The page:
Los Angeles

Third Annual Exhibition of California Painting and Sculpture

Art Center in La Jolla

This grouping of 61 works, selected from over 700 entries, was juried by Thomas B. Hess. It is unfortunate that this fact makes very little difference and it is difficult to believe his catalog statement that “The optimistic light, intimacy and freshness that illuminates the exhibition is . . . a valuable contribution to international modern art from California.” The simple truth is that the large majority of better California artists do not submit to juried exhibitions and it’s hard to blame them. Those that do, submit through their galleries, and the works are more often than not leftovers from past exhibitions. Therefore, through no fault of Mr. Hess, the exhibition lacks quality. It is not a good cross-section either, in that over half of the selected works are from the Los Angeles area and there are only five from further north.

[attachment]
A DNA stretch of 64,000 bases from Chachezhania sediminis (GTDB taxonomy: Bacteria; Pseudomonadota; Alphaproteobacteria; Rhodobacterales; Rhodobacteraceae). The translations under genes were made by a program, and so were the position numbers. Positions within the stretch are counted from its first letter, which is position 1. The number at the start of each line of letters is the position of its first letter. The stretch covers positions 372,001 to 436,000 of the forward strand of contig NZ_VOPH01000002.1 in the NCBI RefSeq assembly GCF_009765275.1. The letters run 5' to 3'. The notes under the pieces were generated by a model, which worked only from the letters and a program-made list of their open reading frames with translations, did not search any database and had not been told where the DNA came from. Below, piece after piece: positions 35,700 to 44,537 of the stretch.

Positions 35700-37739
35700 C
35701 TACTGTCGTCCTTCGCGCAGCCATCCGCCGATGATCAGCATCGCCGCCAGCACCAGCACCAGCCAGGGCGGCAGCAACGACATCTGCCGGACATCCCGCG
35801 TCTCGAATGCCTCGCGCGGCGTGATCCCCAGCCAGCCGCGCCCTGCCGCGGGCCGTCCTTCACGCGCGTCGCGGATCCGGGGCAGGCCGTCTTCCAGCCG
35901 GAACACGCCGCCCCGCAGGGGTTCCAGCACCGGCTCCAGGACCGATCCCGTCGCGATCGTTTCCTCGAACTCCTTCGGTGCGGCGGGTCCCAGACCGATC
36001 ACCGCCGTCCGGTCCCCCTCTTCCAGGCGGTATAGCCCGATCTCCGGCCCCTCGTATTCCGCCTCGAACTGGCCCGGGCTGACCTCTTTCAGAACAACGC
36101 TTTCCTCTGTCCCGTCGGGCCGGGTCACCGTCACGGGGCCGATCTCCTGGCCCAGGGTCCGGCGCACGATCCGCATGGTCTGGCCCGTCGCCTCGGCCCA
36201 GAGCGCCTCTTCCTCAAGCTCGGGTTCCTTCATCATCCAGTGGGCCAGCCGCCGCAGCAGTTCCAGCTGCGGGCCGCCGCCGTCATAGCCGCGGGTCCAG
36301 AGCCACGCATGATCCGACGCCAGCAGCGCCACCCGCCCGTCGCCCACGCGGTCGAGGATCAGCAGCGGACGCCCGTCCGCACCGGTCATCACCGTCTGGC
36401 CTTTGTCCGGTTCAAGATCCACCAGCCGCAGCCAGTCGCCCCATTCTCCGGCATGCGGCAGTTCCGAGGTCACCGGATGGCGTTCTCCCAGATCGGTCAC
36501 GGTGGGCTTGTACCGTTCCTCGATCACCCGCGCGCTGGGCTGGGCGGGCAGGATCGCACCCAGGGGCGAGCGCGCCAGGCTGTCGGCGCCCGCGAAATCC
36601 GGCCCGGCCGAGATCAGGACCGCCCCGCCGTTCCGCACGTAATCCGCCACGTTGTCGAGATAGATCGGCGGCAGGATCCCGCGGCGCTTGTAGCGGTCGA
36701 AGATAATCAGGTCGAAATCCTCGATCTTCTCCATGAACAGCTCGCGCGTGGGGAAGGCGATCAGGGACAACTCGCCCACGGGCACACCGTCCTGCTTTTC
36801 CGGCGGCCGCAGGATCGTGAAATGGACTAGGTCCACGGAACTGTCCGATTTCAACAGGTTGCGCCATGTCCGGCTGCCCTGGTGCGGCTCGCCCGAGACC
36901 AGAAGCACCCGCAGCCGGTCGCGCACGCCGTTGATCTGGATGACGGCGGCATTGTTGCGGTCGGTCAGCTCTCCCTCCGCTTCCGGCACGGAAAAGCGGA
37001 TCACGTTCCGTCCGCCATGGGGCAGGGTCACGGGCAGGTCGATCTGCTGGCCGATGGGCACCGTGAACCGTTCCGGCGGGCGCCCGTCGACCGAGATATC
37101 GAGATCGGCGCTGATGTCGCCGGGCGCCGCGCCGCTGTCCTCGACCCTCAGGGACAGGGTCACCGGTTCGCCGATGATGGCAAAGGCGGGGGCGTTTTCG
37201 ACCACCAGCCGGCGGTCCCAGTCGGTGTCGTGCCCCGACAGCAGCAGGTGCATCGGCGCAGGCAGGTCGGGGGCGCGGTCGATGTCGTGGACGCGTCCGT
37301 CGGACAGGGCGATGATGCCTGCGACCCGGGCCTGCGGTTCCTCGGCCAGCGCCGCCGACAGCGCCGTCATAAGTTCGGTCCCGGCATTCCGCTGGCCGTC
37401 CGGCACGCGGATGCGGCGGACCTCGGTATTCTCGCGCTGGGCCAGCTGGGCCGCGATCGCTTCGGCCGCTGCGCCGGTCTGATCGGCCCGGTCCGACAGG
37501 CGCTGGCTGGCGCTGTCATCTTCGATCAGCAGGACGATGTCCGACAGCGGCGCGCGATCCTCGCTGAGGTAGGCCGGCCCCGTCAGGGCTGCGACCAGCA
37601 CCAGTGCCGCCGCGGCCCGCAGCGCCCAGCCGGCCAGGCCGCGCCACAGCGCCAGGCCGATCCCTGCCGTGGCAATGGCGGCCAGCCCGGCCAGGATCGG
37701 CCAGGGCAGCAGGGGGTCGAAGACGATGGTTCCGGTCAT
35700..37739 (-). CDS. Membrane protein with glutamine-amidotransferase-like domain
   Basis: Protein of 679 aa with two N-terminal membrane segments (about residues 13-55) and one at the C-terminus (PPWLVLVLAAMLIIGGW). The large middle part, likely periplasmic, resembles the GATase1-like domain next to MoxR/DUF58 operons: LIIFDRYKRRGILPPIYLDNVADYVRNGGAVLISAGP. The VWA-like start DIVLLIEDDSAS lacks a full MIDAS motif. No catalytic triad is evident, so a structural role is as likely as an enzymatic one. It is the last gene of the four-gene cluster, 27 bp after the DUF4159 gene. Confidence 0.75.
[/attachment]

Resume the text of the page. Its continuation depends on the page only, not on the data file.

The exhibition’s only value is in being a proving ground for young talent and in this context a few items should be singled out. The Great American Warrior, a small growth of neatly welded rods and bars by Santos Zuniga indicates an understanding of materials that should evolve beyond a studied craftsmanship. Richard Pettibone’s Type 51, the portrait of a hung up racing car, displays a certain devil-may-care attitude and enough “new sensibility” to point to a breakthrough in the near future. Daniel Johnson’s politely titled Noire Nigar, a black steel rat trap carefully placed and mounted on a black ground, is good social comment. A photo collage by Dennis Hopper which presents three different textured and colored hat-makers forms projecting over a handsome photograph of the same elements is an excellent formal essay. A tiny painting, Blue.Sea. Moon, by Sheila Wells is a sensitive galoop of creamy blue pigment surrounded by an atmospheric halo. And Gordon Wagner’s assemblage shows a nice ability to arrange world-weary bits of worn wood into poetic relationships. The museum awarded its $1000.00 purchase prize to George Baker for his highly finished, self contained, welded bronze sculpture Watcher VII. They could have awarded it to Peter Voulkos for his painting, Cedar Breaks or to Robert Loberg for his Painting No. 17. They could not have awarded it to Roland Peterson, Arthur Okamura or Robert Crimean.

Henry T. Hopkins